Likewise, even though our congregation changes – pastors come and go, members come and go, beloved members die and babies are baptized – as Paul says, Jesus is the head of the church.  No matter how big or small this congregation.  No matter how much money we have.  No matter how many children we have in our congregation.  No matter what, Jesus has always been and will always be the head of the whole church, and specifically He will be the head of this church.  As a congregation, our first and foremost identity is that we are the body of Christ called to go and tell all of those in our community who are not involved in a congregation and who probably don’t believe in God that there is an identity out there for them that will never change.  Even in a world that is full of unpredictable changes, there is one thing that will never change; something that they can have hope in.

And not only will this identity never change, but it will also save you.  On the Day of Judgment, God isn’t going to ask what your career was or who your family members were or how much money you had.  Instead He’s going to ask for you to make a defense for all of the sins you are on trial for.  None of our earthly identities will hold up in God’s court.

But with your first and primary identity as a child of God, that will hold up.  None of the things in this world will be able to save you, no matter what people try to tell you.  Donald Trump will not be able to save you.  Hillary Clinton will not be able to save you.  The only one who has the power to save you from sin, death and devil is the one who is your King, the one who told the criminal hanging next to Him, “Truly I tell you, today you will be with me in Paradise.”  This is your King, the Messiah of God.  Amen.



© 2016 Anthony Christoffels.  Used with permission.


The Resurrection – Truth or Fiction

Readings for the day (Lectionary 32 – Sunday, November 6, 2016):

Job 19:23-27a

Psalm 17:1-9

2 Thessalonians 2:1-5, 13-17

Luke 20:27-38


Dear friends in Christ, grace to you and peace from God our Father, and our Lord and Savior Jesus the Christ.  Amen.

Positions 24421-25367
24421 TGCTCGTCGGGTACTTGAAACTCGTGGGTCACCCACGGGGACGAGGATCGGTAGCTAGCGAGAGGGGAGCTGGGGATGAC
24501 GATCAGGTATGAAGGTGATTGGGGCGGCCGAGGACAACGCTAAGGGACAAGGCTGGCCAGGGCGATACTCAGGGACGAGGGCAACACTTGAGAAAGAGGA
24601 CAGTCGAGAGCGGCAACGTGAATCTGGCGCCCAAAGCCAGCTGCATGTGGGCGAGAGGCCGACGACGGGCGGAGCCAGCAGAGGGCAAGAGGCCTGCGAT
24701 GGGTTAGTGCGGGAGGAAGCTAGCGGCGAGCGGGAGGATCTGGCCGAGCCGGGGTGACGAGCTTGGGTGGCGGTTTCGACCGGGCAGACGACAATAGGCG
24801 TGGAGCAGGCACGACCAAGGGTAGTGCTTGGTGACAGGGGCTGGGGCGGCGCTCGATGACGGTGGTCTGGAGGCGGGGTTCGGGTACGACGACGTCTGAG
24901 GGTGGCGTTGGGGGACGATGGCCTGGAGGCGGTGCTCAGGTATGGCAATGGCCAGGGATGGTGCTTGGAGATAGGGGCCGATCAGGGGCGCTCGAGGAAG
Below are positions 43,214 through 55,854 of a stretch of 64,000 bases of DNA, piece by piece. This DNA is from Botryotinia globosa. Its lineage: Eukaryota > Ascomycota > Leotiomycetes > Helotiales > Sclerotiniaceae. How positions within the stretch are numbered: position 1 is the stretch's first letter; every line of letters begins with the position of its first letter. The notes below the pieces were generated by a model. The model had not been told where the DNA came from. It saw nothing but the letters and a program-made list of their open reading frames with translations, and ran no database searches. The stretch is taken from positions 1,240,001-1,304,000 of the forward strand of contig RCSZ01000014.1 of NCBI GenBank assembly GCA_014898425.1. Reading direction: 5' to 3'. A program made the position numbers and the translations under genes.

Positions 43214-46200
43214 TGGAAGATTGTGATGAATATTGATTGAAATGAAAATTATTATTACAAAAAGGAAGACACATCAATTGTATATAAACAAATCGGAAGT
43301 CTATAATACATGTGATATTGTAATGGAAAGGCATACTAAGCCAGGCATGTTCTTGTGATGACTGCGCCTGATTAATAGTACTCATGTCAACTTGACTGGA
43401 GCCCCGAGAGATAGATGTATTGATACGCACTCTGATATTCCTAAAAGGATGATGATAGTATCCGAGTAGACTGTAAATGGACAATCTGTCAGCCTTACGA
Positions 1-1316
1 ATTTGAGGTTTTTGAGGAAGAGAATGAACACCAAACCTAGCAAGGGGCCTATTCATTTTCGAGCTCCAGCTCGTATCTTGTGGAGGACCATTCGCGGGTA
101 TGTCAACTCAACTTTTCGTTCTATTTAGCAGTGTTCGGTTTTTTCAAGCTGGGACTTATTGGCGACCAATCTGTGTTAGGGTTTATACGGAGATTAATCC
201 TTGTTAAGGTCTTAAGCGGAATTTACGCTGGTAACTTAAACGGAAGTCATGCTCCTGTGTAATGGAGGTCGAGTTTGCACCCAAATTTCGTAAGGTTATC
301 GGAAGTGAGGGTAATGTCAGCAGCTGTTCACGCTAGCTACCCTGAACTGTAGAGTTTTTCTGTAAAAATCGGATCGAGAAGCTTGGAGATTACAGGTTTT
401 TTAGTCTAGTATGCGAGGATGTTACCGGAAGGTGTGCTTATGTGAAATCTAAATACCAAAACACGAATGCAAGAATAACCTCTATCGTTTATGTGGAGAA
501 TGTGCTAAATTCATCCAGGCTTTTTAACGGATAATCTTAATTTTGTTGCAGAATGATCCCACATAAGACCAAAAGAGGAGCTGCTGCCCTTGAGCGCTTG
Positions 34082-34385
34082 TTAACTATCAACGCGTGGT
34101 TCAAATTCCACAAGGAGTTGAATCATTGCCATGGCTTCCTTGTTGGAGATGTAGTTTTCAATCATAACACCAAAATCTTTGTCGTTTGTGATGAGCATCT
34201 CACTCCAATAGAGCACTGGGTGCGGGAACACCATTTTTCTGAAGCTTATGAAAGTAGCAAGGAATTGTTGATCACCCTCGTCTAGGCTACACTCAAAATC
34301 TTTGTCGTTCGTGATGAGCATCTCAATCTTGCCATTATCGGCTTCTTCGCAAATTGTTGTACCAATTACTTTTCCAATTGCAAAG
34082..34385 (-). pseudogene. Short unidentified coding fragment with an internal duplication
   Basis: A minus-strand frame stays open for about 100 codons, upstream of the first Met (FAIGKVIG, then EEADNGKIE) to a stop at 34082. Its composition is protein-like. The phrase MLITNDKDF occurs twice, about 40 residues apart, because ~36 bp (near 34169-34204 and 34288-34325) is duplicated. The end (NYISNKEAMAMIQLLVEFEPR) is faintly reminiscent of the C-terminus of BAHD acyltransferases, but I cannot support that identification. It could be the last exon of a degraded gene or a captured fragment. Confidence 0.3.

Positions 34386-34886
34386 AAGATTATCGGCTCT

Well they did it.  After 108 years, the Chicago Cubs have finally won the World Series.  But there is one thing that is missing, Jesus hasn’t come back yet.  I guess we now have to hold out for the Vikings to win a Super Bowl.  Maybe Jesus is more of a Vikings fan than a Cubs fan.

You know, we joke about Jesus coming back as if Jesus will return when some big miracle happens, like the Vikings winning the Super Bowl.  I’m guilty of that as well.  But how seriously do we take these jokes?  Do we take them seriously enough that Jesus’ return sounds good, but we’re awfully skeptical that it will actually happen some day?  Or do we actually live our lives as though Jesus will come back again?

When things happen in life that we can’t control we’ll wish that we would have done it differently.  We’ll pray, but when the prayer isn’t answered we blame God for it, and that’s when the world tells us, “I told you so.  God isn’t real.”  So we start down a wild goose chase to prove the world wrong; to prove that God actually is real, that He actually does answer prayers, and He does care for His children.  And to get that proof we look to things in this temporal world.  And this is exactly how books like Heaven is for Real gain so much popularity among Christians; because we are looking for any sort of proof in this life that God actually does exist.  Except the only proof we have, and the only proof that we need is found in God’s Word and through the seed of faith that the Holy Spirit has planted in us at our baptisms.  A book that has sold over 12 million copies and a movie that has made a net profit of over $140 million dollars is not your proof that God exists.